From Elizabeth, who is 31 years old, you learn that she was adopted by her parents, Rita and Gary, who were in their late 40s at the time. They were first generation immigrants who had no family in the United States. Their biological daughter, Susan, had died 10 years earlier after Rita accidentally ran over the 5-year-old while backing out of the driveway. Elizabeth surmises that her mother never fully recovered from this traumatic incident and remained distant and withdrawn throughout Elizabeth’s life. Elizabeth describes her father, Gary, as “a hard worker, smart, and always serious.” She shares that most of her family memories were of times spent with her dad in his study, surrounded by books. She states, “He could find the answer to all of my questions in one his many books.” Elizabeth describes herself as the “quiet, bookish type” and attributes her love for books to her father. Like her father in his study, Elizabeth remembers spending most of her adolescence alone in her room, reading, so she would not upset her mother. Looking back, Elizabeth tells you she recognizes her mother’s struggle with depression, “but as a kid, I thought it was me.”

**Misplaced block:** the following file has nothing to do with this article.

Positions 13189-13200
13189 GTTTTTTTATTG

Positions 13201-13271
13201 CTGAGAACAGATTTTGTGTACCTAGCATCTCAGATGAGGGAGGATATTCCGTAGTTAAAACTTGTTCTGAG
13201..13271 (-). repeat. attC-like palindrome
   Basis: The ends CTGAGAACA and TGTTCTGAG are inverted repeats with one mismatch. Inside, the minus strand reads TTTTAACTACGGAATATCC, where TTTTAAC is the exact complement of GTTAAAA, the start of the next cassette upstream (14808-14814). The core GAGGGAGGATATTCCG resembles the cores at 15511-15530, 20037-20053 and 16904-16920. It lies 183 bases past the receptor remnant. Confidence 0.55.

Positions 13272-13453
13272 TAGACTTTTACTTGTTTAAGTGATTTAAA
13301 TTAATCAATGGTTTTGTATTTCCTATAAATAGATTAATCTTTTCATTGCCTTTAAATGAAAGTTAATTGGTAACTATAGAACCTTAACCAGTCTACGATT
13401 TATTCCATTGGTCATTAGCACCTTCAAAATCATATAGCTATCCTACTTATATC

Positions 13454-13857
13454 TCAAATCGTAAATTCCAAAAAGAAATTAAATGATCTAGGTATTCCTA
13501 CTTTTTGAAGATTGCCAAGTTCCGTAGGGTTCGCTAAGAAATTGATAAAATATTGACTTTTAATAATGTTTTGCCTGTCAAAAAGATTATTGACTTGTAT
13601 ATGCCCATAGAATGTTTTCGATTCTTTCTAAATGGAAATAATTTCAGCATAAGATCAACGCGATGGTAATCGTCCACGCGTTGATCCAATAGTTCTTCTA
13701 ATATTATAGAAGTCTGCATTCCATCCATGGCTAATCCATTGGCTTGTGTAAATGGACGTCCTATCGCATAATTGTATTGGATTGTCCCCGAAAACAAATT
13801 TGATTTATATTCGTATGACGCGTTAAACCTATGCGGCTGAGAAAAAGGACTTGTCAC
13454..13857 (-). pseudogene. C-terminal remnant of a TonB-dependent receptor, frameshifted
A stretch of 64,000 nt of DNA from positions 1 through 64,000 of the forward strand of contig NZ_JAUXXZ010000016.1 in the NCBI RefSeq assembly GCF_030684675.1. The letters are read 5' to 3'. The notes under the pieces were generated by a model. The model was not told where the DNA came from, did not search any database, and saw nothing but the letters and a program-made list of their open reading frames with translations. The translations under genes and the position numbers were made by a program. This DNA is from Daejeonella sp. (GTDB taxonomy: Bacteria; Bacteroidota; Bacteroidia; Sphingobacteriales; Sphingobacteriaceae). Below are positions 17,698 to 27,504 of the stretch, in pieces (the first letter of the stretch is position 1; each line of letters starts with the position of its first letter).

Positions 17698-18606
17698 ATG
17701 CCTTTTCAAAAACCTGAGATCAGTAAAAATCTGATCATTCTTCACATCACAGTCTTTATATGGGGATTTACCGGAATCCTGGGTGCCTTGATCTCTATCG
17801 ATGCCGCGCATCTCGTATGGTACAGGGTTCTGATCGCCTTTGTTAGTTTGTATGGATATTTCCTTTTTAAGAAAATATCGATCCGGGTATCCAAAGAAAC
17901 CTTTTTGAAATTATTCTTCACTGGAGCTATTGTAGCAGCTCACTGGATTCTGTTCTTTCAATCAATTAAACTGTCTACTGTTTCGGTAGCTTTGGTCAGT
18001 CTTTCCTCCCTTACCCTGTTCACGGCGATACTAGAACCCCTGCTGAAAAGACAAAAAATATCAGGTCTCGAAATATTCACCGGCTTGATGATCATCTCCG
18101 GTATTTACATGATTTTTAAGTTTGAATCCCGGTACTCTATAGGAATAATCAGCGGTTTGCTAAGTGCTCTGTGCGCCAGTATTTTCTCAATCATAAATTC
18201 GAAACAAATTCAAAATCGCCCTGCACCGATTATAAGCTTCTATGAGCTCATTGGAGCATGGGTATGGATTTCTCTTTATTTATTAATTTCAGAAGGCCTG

You comment on the vastly different childhood experiences and normalize the potential for relationship challenges under these circumstances. Acknowledging the differences, Elizabeth remarks that Bob’s relationship with his family was one of the things that she was attracted to early in their relationship. Bob agrees with her and comments that Katie and Elizabeth are very close, “each being the sister neither one of them ever had.”